“We need to listen to the families whose loved ones have been killed in police incidents. Alton Sterling and Philando Castile are just the latest in a long and painful litany of African-Americans dying after encounters with police officers. We remember Laquan McDonald, killed in Chicago a year and a half ago and Sandra Bland, who grew up in Illinois who died one year ago today. Time after time, no one is held accountable. And surely we can all agree that’s deeply wrong and needs to change.

And yes we do need to listen to those who say ‘Black Lives Matter.’ Too many black Americans, especially young men, feel like their lives are disposable. And they worry every single day about what might happen. They have reason to feel that way. And it’s absolutely unacceptable. Everyone in America, everyone deserves to be treated with respect and dignity. Surely that is something we can all unite behind.

We need to acknowledge the five Latinos who also lost their lives in police incidents last week. Their stories didn’t get national media coverage, but their families and communities are mourning too.”

Monique Garcia of the Chicago Tribune, wrote that “During previous speeches, Clinton tried to associate Republicans with the controversial Trump. But in Springfield, she attempted to navigate a finer point in making an appeal for unity regardless of political support.” Garcia also wrote that Clinton “called for tough but necessary conversations to heal deep divisions across the nation following last week’s fatal shootings.”

But in an opinion piece for The New York Times, John McWhorter, criticized Clinton’s emphasis on conversation to address racism. “Narrow policy proposals may not have the emotional reach of a conversation, and in and of themselves they will not stop the next Philando Castile either,” McWhorter wrote. “But they would do more for black America than any amount of formulaic dialogues, or exploring the subtle contours of whites’ inner feelings about black people.”

Stacey Patton, writing for The Washington Post, was critical of Clinton’s message more than her approach. “Clinton’s call for everyone to ‘do the work’ to unite against hatred overlooks the fundamental fact that it’s whites — and only whites — who must work to fix the racist structures in our society,” Patton wrote. “While Clinton may not have intended it this way, what the message of unity winds up doing is blaming communities of color for failing to assimilate, rather than acknowledging that the very fabric of this nation is built upon a diabolical, calculated and constantly evolving system of racism.”

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A Chemist Accidentally Creates A New Blue. Then What?

Professor Mas Subramanian looks at the blue pigment that was discovered at his lab in Oregon State University.

Professor Mas Subramanian looks at the blue pigment that was discovered at his lab in Oregon State University. Karl Maasdam/Oregon State University hide caption

toggle caption Karl Maasdam/Oregon State University

Mas Subramanian wasn’t expecting blue.

In 2009, as part of his lab at Oregon State University, Subramanian — a professor of materials science — was working with students to manufacture new materials that could be used in electronics. They would mix and grind chemicals, then heat them to over 2000 degrees Fahrenheit.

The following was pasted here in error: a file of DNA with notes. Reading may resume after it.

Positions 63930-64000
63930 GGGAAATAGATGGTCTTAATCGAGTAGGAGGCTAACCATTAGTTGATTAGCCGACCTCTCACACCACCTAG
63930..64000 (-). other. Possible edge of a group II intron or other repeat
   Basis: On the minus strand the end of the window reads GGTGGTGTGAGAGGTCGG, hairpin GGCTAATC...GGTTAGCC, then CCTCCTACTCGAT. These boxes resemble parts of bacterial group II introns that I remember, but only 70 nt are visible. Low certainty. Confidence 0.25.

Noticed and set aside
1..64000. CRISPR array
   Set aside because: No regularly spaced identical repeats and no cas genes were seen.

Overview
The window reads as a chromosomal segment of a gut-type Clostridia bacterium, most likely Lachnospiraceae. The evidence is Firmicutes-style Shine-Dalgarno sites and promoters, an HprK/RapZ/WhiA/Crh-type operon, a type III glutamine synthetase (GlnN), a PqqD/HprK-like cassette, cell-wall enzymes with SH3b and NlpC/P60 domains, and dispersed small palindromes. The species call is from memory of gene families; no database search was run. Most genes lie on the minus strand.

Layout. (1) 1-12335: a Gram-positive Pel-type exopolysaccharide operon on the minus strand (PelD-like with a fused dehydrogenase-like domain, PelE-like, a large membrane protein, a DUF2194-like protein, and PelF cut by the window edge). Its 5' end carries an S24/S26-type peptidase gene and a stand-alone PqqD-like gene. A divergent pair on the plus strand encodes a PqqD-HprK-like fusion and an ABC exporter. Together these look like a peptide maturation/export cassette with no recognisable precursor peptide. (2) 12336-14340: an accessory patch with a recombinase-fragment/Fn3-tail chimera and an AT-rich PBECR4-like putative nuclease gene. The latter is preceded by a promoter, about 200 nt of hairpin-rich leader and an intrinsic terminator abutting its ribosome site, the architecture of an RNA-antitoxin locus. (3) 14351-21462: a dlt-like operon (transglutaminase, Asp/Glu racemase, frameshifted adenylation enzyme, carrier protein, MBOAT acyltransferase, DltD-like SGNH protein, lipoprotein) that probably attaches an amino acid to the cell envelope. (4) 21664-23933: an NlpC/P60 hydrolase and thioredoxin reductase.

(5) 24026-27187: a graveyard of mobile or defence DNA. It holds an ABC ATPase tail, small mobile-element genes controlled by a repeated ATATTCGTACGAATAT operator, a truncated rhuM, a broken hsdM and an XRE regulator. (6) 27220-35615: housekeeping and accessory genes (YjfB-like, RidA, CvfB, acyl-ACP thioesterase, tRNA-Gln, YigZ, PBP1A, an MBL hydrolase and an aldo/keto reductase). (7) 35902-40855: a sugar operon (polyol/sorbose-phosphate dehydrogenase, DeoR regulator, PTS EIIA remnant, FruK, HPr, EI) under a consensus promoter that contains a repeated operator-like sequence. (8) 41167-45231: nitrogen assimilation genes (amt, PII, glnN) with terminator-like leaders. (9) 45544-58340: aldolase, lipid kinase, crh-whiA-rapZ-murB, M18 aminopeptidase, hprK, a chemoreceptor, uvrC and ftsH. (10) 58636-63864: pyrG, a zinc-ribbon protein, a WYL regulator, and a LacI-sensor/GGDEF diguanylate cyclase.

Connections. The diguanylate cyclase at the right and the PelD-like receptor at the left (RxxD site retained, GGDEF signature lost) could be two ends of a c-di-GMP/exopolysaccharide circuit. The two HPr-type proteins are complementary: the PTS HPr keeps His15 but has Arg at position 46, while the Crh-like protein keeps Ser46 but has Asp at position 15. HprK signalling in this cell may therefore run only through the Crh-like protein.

One grad student, Andrew E. Smith, took a particular mix out of the furnace to find it had turned a surprising, bright blue color.

“You know what Louis Pasteur said?” Subramanian asks. “Luck favors the alert mind.”

Pasteur, the French chemist and microbiologist, famously created a vaccine to chicken cholera by accident. Smith and Subramanian, as it turns out, stumbled upon an undiscovered pigment of blue — the first new blue in over 200 years.

Subramanian knew immediately it was a big deal.

“People have been looking for a good, durable blue color for a couple of centuries,” he says.

What’s in a pigment?

Before getting into why this blue was so special, let’s talk for a moment about light and metal.

“Color is a part of a spectrum, so you can’t discover a color,” Subramanian says. “You can only discover a material that is a particular color.”

That spectrum is red, orange, yellow, green, blue, and violet — no indigo. A pigment is a material that absorbs certain parts of the color spectrum and reflects others.

In this case the material — “YInMn blue,” named after its chemical makeup of yttrium, indium and manganese oxides — absorbed red and green wavelengths and reflected blue wavelengths in such a way that it came off looking a very bright blue.

Now, this particular blue is considered a “complex inorganic pigment.”

According to Geoffrey Peake, R&D manager at The Shepherd Color Co., that means it’s not a naturally occurring pigment (such as lapis lazuli, which comes from the stone). Rather, it derives from a mix of various metal oxides — a metal element combined with oxygen.

“In our systems, blue is one of the most highly requested color families,” says Brooks Tippett, vice president of operations at the Pantone color company.

Blue — lonely, holy, hip, irreverent blue. It was the first man-made pigment, and the last color word developed across cultures.

The reason for both the above is that blue pigments are difficult and expensive to extract from nature. Lapis lazuli, for one, is mined mostly in Afghanistan and Pakistan. So synthetic pigments are easier to manufacture in bulk, and much more durable.